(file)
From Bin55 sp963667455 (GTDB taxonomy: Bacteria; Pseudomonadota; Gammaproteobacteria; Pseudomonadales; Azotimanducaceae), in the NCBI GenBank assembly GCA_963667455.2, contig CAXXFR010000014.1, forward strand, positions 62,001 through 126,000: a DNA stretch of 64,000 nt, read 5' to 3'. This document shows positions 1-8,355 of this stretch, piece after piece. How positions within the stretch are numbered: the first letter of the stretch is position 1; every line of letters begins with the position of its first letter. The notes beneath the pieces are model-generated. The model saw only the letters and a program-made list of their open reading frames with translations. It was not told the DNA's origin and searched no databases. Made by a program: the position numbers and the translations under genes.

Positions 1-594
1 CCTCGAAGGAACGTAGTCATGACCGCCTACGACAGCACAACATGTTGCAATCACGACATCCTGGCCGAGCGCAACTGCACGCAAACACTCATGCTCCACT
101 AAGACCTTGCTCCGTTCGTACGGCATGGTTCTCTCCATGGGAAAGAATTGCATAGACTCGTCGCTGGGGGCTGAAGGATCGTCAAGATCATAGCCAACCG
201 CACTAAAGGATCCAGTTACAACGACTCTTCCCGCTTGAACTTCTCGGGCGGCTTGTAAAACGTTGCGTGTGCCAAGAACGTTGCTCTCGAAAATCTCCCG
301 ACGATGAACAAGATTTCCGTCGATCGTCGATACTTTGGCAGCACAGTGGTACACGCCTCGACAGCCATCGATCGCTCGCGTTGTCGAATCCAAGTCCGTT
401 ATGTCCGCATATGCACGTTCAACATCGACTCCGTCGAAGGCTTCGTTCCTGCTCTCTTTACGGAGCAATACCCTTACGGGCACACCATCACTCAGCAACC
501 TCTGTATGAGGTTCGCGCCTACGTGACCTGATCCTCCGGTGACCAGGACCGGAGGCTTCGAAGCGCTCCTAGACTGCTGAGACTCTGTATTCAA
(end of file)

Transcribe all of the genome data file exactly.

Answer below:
From Bin55 sp963667455 (GTDB taxonomy: Bacteria; Pseudomonadota; Gammaproteobacteria; Pseudomonadales; Azotimanducaceae), in the NCBI GenBank assembly GCA_963667455.2, contig CAXXFR010000014.1, forward strand, positions 62,001 through 126,000: a DNA stretch of 64,000 nt, read 5' to 3'. This document shows positions 1-8,355 of this stretch, piece after piece. How positions within the stretch are numbered: the first letter of the stretch is position 1; every line of letters begins with the position of its first letter. The notes beneath the pieces are model-generated. The model saw only the letters and a program-made list of their open reading frames with translations. It was not told the DNA's origin and searched no databases. Made by a program: the position numbers and the translations under genes.

Positions 1-594
1 CCTCGAAGGAACGTAGTCATGACCGCCTACGACAGCACAACATGTTGCAATCACGACATCCTGGCCGAGCGCAACTGCACGCAAACACTCATGCTCCACT
101 AAGACCTTGCTCCGTTCGTACGGCATGGTTCTCTCCATGGGAAAGAATTGCATAGACTCGTCGCTGGGGGCTGAAGGATCGTCAAGATCATAGCCAACCG
201 CACTAAAGGATCCAGTTACAACGACTCTTCCCGCTTGAACTTCTCGGGCGGCTTGTAAAACGTTGCGTGTGCCAAGAACGTTGCTCTCGAAAATCTCCCG
301 ACGATGAACAAGATTTCCGTCGATCGTCGATACTTTGGCAGCACAGTGGTACACGCCTCGACAGCCATCGATCGCTCGCGTTGTCGAATCCAAGTCCGTT
401 ATGTCCGCATATGCACGTTCAACATCGACTCCGTCGAAGGCTTCGTTCCTGCTCTCTTTACGGAGCAATACCCTTACGGGCACACCATCACTCAGCAACC
501 TCTGTATGAGGTTCGCGCCTACGTGACCTGATCCTCCGGTGACCAGGACCGGAGGCTTCGAAGCGCTCCTAGACTGCTGAGACTCTGTATTCAA